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Deaf Peace Corps Volunteer in the Philippines Used FSL

November 8, 2014

Sometime last year, I visited Gallaudet University in Washington, D.C. with my relatives. I had an appointment to meet its librarian Ms. Diana Moore. I previously had email communications with her because of her interest to have a copy of “Silent Odyssey,” my documentary on Deaf Filipinos for their library collections.

My relatives wondered how communication would go between me and the Deaf guard. It didn’t bother me a bit that I do not know how to sign ASL [American Sign Language]. Whether I would be understood or not, I used Filipino Sign Language [FSL], visual gestural communication and finger spelling. I was understood. For me, that was a “big” accomplishment since I only have basic knowledge of sign language. It was my first time to “talk” with a Deaf American.

Anyhow, at the time we visited the library, there was an ongoing exhibition of the Peace Corps activities worldwide. They were active here in our country especially in the 70’s. Ms. Moore led us to the exhibition place.

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Gallaudet Univ Librarian Ms. Diana Moore leading us to the Exhibition Area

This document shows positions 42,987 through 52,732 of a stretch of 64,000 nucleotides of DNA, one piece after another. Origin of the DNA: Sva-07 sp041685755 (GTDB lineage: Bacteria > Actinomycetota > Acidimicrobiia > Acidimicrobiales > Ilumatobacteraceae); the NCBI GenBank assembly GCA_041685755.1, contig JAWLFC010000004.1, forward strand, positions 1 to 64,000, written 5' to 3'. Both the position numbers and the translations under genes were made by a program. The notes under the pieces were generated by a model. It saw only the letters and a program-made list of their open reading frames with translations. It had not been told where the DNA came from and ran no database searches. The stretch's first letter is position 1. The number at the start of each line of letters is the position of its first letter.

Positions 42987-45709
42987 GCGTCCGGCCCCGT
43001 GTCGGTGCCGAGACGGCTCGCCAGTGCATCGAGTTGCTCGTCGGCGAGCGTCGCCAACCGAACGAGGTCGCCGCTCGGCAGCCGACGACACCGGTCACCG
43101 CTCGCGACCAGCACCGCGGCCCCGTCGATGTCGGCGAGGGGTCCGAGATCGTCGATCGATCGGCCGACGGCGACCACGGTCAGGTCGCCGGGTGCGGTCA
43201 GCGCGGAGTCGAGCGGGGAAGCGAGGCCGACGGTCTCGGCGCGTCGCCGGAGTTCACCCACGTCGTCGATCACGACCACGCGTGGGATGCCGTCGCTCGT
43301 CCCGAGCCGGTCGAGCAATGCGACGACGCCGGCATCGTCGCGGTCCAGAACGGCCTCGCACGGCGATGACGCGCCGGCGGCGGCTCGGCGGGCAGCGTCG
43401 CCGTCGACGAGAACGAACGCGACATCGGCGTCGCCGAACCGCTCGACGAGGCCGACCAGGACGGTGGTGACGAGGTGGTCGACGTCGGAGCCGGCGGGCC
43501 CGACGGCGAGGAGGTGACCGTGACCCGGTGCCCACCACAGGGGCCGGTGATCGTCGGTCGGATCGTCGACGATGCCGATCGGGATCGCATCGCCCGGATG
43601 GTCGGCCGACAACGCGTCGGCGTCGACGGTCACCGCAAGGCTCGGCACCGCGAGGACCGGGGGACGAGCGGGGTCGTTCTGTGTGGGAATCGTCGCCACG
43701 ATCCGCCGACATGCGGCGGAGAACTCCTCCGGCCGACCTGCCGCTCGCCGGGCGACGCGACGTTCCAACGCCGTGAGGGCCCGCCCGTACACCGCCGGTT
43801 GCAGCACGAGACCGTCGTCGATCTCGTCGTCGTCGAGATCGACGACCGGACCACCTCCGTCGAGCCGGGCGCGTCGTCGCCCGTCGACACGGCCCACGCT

I was surprised to know that FSL was used by some Peace Corps members. I have always believed that they only used American Sign Language primarily because they are Americans. At the time that they started coming here in the 70’s there were no formal studies yet with regards the existence of Filipino Sign Language. I was mistaken in my belief when I read one of the testimonies displayed.

PC in favor of FSL

Recognizing the use of FSL by a Deaf Peace Corp volunteer surprised me. I used to think that they only promoted and used ASL and SEE [Signing Exact English]

Signing Exact English [SEE], the type of sign language Peace Corps volunteers introduced and popularized here is still being taught and is being adopted up to now by Miriam College, and by most schools in the Philippines, especially those that are handled by hearing teachers. However, from the 90’s FSL started to get popularized and is currently being advocated by majority of Deaf Filipino leaders as the natural sign language of Deaf Filipinos. The number of FSL users continue to grow as they become aware of their Deaf identity as a cultural-linguistic minority group.

It took me more than I year before I managed to write about this. I was only reminded again when I saw the photos above as I started looking for my travel files to review the shots for a music video that I am preparing for a family reunion tomorrow. My balikbayan relatives from Maryland who brought us to Washington D.C. are here. So, tomorrow, we’ll have fun reminiscing the long walks we did over there, as well as in Baltimore and Pennsylvania through my travel videos.

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